The pelvis was reconstructed from ancient bone fragments
A new Homo erectus fossil suggests that females had large, wide pelvises in order to deliver large-brained babies.
Being born with a larger brain meant our ancestor became independent far more quickly than modern human infants.
The new finding, published in Science magazine, conflicts with earlier ideas that suggest they had a tall, thin body shape adapted for running.
Homo erectus is thought to be the first human-like creature to move out of Africa to colonise the world.
The now extinct hominid species may also have been the first to control fire.
The near-complete 1.4 million-year-old female pelvis was found near Gona in northern Ethiopia. As it was pieced together, the archaeologists were struck by the unusual width of the pelvis.
Scott Simpson, a palaeontologist from Case Western Reserve University in Cleveland, Ohio, US, was one of those who made the discovery.
"Proportionally her hips are wider than those of modern humans," he says.
Pelvis size indicates how large the newborn's head could be.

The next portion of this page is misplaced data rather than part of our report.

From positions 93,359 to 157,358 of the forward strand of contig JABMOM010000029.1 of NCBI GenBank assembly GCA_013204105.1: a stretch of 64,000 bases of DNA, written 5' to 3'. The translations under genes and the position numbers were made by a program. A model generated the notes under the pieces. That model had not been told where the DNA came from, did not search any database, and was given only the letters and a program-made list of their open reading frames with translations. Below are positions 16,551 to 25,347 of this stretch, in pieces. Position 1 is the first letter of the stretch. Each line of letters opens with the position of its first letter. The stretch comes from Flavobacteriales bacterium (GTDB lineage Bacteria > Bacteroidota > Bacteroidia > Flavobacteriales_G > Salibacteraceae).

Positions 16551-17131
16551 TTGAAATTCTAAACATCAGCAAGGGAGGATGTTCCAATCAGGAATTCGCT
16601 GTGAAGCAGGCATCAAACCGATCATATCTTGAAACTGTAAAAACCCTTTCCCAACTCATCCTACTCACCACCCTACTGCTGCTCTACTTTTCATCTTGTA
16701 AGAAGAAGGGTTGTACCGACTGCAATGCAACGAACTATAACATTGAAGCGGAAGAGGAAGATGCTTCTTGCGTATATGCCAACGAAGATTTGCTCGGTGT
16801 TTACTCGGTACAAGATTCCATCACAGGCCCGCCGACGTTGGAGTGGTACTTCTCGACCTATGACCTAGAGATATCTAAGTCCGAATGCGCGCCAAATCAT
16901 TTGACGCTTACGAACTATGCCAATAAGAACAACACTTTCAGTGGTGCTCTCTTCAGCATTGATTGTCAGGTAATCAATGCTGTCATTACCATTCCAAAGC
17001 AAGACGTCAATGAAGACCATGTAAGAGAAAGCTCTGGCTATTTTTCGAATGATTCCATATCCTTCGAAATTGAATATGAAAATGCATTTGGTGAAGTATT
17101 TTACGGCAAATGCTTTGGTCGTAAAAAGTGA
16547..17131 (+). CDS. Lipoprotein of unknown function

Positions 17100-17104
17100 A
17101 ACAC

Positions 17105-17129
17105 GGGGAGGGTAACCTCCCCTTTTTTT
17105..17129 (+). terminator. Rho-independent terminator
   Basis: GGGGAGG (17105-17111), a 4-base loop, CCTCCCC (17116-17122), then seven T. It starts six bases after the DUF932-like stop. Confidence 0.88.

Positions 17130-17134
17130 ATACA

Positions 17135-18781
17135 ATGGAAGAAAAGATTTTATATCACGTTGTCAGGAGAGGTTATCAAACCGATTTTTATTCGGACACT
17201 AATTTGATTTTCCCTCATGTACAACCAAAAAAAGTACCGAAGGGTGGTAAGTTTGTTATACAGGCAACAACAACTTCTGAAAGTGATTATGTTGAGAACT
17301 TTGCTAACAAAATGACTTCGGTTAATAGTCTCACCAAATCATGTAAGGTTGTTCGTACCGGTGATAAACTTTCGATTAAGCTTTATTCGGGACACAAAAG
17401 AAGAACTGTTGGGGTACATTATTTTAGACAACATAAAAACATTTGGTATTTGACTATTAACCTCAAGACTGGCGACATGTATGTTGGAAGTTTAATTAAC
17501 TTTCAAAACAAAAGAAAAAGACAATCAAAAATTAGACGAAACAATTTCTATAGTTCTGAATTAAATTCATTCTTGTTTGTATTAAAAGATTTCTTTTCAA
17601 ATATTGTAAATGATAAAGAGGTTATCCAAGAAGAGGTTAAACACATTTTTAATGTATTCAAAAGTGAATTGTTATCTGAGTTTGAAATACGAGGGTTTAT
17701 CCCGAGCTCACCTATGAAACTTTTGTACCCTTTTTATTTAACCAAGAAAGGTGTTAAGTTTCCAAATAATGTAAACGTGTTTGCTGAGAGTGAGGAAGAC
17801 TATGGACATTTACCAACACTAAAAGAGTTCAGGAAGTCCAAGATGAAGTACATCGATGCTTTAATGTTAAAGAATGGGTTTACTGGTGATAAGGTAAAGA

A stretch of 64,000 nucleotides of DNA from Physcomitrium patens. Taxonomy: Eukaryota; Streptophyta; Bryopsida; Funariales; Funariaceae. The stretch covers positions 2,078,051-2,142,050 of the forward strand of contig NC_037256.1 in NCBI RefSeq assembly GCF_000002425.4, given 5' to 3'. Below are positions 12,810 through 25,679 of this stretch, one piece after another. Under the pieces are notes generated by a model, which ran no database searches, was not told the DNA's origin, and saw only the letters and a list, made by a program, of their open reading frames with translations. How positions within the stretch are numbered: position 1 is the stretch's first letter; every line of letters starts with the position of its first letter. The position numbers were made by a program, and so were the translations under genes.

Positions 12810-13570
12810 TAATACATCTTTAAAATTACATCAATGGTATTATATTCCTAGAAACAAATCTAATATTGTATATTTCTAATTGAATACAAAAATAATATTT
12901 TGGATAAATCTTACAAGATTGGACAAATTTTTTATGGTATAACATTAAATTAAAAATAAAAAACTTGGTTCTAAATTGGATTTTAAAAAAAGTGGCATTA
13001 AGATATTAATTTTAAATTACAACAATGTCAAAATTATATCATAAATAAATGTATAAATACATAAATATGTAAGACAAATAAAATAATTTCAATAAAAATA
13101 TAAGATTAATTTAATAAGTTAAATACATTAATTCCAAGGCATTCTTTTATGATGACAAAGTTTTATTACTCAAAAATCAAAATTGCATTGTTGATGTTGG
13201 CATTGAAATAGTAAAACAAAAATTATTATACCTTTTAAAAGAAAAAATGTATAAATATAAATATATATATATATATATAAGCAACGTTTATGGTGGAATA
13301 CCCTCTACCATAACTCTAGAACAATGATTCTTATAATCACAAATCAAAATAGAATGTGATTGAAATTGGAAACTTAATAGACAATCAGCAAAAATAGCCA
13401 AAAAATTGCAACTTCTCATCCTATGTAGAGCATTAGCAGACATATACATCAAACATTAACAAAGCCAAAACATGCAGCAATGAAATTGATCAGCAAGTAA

Earlier hominids such as the three-million-year-old Australopithicus afarensis, made famous by the "Lucy" skeleton found in 1974, have a much narrower pelvic opening. In comparison, more recent hominids found in China, Israel and Spain have wider pelvises.
The researchers say the wider pelvis meant H. erectus could have given birth to babies that were 30% bigger than previously thought.
Having a larger brain size meant the young hominid was dependent on its mother for less time than a modern human baby, a useful survival adaptation in the African savannah where they lived.
Out of Africa
The researchers say the erectus brain probably grew quickly before birth; but after birth, growth-rate then slowed to somewhere between that of modern humans and chimpanzees.
But Dr Simpson points out that H. erectus was much more like a human than a chimp.
"Homo erectus was the first hominid species that left Africa; they were technologically sophisticated with stone tools; they hunted animals. Many behaviours we consider unique to [modern] humans were present in Homo erectus."
The Goma pelvis has a more rounded shape than modern humans
The new finding casts doubt on the accuracy of previous theories about Homo erectus.
The most famous H. erectus find is the "Turkana Boy", a young male discovered in Kenya in 1984 . His reconstructed skeleton - with a narrow pelvis and tall, thin body - is interpreted as showing adaptation to the hot climate and the need to run long distances.
In comparison, this new find is from a shorter female with a wider chest - a feature more commonly found now in humans from colder, even Arctic climates.
The wide pelvis suggests the birth canal and brain size were co-evolving, as H. erectus adapted to the need to give birth to larger babies above the need to adapt to the pressure of external environmental factors.